The U.S. Food and Drug Administration on Wednesday approved a new medication to treat highly-resistant tuberculosis.
Tuberculosis kills about 1.6 million people a year and is the world's leading infectious cause of death. Some strains of this bacterium have developed resistance to common treatments like isoniazid and rifampin, according to the Mayo Clinic.
According to a report from the United Nations, drug-resistant diseases could cause 10 million deaths each year by 2050 if no action is taken. And, by 2030, drug-resistant diseases could force up to 24 million people into extreme poverty.
The newly-approved antibiotic is called pretomanid and is combined with bedaquiline and linezolid to treat "a limited and specific population of adult patients with extensively drug-resistant, treatment-intolerant or non-responsive multi-drug resistant pulmonary TB," the FDA said in a release.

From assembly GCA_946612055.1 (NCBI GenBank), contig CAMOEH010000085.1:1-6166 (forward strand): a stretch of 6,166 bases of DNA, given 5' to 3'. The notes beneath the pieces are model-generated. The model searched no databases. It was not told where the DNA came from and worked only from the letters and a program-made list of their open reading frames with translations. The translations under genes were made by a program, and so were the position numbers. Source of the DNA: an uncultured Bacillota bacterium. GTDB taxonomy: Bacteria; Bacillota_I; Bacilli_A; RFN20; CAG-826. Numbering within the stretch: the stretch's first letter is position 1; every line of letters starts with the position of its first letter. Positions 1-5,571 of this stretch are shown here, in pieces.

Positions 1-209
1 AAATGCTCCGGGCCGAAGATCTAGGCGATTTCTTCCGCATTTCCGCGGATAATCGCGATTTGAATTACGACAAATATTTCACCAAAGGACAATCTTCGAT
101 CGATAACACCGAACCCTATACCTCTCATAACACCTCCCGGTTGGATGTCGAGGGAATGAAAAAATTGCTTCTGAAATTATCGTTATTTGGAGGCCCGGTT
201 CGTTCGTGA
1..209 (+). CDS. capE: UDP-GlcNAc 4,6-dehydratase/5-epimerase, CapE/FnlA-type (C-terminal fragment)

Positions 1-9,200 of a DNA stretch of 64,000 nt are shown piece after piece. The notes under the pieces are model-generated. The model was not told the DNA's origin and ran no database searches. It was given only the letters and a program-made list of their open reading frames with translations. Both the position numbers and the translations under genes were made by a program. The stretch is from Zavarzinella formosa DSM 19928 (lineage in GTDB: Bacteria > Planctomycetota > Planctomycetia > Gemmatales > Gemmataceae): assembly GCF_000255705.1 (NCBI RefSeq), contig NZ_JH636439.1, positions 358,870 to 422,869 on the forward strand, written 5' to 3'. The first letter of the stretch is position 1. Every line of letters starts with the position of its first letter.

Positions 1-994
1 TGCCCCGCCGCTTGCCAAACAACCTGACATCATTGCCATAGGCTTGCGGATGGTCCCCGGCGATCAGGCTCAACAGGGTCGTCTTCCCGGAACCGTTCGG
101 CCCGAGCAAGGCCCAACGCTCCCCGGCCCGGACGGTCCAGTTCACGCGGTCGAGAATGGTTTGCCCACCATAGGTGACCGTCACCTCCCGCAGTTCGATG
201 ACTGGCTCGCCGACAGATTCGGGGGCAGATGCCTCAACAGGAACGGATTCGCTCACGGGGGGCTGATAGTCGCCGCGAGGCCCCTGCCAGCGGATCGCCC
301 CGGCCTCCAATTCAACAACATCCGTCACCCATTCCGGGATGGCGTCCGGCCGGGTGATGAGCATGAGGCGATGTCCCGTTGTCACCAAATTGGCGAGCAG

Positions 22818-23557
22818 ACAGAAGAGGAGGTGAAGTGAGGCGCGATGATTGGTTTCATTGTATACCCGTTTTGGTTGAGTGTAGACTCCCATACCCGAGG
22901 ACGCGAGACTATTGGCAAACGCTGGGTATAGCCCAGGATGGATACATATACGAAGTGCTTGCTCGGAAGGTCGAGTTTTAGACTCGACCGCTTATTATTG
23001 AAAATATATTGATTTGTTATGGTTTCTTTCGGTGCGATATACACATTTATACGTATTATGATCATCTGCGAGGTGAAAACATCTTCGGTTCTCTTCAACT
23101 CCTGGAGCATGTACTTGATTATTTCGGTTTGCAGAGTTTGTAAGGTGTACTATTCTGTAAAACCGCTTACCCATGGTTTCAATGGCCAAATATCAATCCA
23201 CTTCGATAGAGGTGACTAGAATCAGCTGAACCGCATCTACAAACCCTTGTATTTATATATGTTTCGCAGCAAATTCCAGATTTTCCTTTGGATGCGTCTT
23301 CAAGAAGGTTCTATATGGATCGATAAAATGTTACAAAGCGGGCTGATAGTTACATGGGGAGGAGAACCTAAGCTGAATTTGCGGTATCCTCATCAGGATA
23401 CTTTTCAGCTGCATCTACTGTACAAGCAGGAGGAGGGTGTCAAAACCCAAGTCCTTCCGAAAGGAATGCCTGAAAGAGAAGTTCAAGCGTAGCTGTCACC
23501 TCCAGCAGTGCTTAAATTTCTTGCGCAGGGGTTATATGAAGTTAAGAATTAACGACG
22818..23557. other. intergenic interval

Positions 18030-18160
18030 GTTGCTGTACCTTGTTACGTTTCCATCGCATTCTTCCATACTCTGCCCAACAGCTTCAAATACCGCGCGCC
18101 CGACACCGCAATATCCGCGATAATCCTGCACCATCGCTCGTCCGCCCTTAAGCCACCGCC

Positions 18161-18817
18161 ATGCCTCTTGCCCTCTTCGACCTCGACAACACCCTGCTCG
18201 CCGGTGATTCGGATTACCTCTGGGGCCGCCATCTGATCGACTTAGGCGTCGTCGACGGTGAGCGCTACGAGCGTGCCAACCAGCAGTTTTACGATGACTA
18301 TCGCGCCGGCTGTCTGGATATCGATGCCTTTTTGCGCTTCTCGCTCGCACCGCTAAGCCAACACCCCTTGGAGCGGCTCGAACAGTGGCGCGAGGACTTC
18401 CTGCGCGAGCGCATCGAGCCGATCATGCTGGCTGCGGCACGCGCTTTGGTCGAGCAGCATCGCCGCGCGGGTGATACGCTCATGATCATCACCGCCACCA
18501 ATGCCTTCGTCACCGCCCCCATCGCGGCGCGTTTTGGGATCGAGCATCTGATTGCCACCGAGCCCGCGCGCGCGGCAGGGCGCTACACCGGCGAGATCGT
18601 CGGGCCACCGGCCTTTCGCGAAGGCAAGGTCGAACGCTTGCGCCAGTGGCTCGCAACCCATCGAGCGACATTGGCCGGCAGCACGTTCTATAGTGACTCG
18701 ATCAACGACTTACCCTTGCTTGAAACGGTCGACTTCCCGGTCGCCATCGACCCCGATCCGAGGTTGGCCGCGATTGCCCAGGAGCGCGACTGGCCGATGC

"We can have a huge impact on the lives of people who are afflicted and also take a major step ultimately toward, really, the eradication of a disease like TB," President and CEO Mel Spigelman said to the Post.
Tuberculosis mainly affects the lungs and can be spread through tiny droplets released into the air through coughs and sneezes. Active TB symptoms include coughing that lasts three or more weeks, coughing up blood, chest pain, unintentional weight loss, fatigue, fever, night sweats, chills and loss of appetite.
In its first clinical trial of pretomanid, the TB Alliance said 95 of its 107 patients had a successful outcome after six months of treatment.
The TB Alliance said pretomanid is only the third new TB treatment approved by the FDA is more than 40 years. The organization said the drug is expected to be available in the U.S. by the end of 2019.
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